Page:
Every time I discuss the topics of "facial recognition" and "digital cameras" in the same breath, Jeff Bier validly corrects me. That's because while cameras nowadays commonly do facial detection, i.e. identifying people in a scene and adjusting exposure, focus and other settings to optimize their digital image reproduction, they don't identify specific individuals…

…until now, that is. Thanks to Gizmodo's heads-up, I'm able to point you towards Digital Trends' coverage of this week's Consumer Electronics Show, specifically to a writeup which discusses the capabilities of the DIGIC 5 processor in Canon's new ELPH series and PowerShot G1 X (photo above) cameras. Quoting from Digital Trends' writeup (grammatically edited by yours truly):

One of the most innovative new features is the face ID system. The application is child-weighted, so that younger subjects get preferential treatment when it comes to shooting group shots. There are a host of built-in image recognition tools for taking pictures of babies too, and the cameras will auto-detect and respond accordingly based on how much a baby is smiling and whether or not he’s sleeping (in which case, it won’t use flash).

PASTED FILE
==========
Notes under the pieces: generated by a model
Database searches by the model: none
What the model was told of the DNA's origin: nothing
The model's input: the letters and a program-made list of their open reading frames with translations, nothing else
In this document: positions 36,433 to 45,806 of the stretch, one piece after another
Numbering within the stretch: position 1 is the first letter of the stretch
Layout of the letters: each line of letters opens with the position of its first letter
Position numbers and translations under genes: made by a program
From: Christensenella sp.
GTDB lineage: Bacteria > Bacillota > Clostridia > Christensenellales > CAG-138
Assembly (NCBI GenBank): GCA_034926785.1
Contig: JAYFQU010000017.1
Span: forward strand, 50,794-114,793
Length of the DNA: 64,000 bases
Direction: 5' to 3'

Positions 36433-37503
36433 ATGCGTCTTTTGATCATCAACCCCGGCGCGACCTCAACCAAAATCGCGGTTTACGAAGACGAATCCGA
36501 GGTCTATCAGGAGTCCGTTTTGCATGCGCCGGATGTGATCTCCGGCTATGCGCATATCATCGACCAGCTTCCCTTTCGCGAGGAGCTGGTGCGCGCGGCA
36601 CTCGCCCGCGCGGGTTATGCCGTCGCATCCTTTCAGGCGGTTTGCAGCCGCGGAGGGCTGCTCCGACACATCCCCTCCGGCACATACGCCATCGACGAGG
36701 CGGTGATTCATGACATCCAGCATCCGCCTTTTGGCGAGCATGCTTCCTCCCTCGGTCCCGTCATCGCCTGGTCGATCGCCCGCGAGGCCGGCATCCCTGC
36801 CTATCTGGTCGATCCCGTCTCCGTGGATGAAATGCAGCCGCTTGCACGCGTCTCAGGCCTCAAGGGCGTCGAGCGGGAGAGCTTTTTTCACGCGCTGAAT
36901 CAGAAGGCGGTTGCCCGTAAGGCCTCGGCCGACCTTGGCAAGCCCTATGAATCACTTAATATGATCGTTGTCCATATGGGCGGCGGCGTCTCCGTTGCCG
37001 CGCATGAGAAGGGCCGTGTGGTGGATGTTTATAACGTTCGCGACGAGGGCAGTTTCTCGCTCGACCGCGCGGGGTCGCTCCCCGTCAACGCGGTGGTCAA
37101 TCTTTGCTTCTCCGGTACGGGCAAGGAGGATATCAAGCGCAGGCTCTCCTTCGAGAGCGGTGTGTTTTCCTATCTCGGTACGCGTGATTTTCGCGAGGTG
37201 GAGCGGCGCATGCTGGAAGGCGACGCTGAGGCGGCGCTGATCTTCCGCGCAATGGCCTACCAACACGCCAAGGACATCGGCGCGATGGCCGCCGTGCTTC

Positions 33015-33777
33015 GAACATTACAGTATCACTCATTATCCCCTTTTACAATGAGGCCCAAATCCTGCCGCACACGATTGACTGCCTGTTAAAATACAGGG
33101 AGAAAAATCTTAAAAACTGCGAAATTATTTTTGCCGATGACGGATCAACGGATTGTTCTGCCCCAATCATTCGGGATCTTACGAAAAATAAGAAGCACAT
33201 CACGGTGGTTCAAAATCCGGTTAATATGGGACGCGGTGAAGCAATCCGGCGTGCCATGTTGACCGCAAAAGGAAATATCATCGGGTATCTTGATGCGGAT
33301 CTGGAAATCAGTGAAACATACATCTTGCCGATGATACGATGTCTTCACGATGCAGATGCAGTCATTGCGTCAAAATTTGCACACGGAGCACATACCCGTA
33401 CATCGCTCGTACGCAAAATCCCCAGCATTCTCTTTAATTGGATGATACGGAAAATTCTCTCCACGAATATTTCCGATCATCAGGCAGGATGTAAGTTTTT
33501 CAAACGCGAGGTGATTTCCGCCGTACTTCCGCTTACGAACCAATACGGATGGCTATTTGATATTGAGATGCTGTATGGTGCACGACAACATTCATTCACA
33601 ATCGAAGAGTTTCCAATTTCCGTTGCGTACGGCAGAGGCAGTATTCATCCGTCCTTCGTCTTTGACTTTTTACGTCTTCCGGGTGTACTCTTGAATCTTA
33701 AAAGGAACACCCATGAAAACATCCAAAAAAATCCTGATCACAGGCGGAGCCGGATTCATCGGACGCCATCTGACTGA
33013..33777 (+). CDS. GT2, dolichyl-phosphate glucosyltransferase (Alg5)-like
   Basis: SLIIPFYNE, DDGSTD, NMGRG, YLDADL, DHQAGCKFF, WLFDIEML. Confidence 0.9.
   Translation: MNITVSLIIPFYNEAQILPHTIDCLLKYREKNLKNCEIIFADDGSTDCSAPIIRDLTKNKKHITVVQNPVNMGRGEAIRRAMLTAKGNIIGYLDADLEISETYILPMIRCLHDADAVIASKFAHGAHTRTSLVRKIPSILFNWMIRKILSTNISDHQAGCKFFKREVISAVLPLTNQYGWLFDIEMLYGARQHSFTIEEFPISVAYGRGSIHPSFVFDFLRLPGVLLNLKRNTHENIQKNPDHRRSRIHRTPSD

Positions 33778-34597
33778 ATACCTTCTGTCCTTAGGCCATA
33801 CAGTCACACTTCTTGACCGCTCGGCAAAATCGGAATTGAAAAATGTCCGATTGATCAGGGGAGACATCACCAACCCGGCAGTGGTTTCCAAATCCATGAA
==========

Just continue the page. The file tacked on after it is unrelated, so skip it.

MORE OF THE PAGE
But these features pale in comparison to its recognition mechanism. Canon told us that using the cameras' DIGIC 5 processor and face recognition technology, you can store up to 12 people. You can add names and birth dates, and take photos at various angles to fill out this profile. And those who you’ve identified will get priority over the nameless.

Check out the video below for more details.

Here you’ll find a wealth of practical technical insights and expert advice to help you bring AI and visual intelligence into your products without flying blind.



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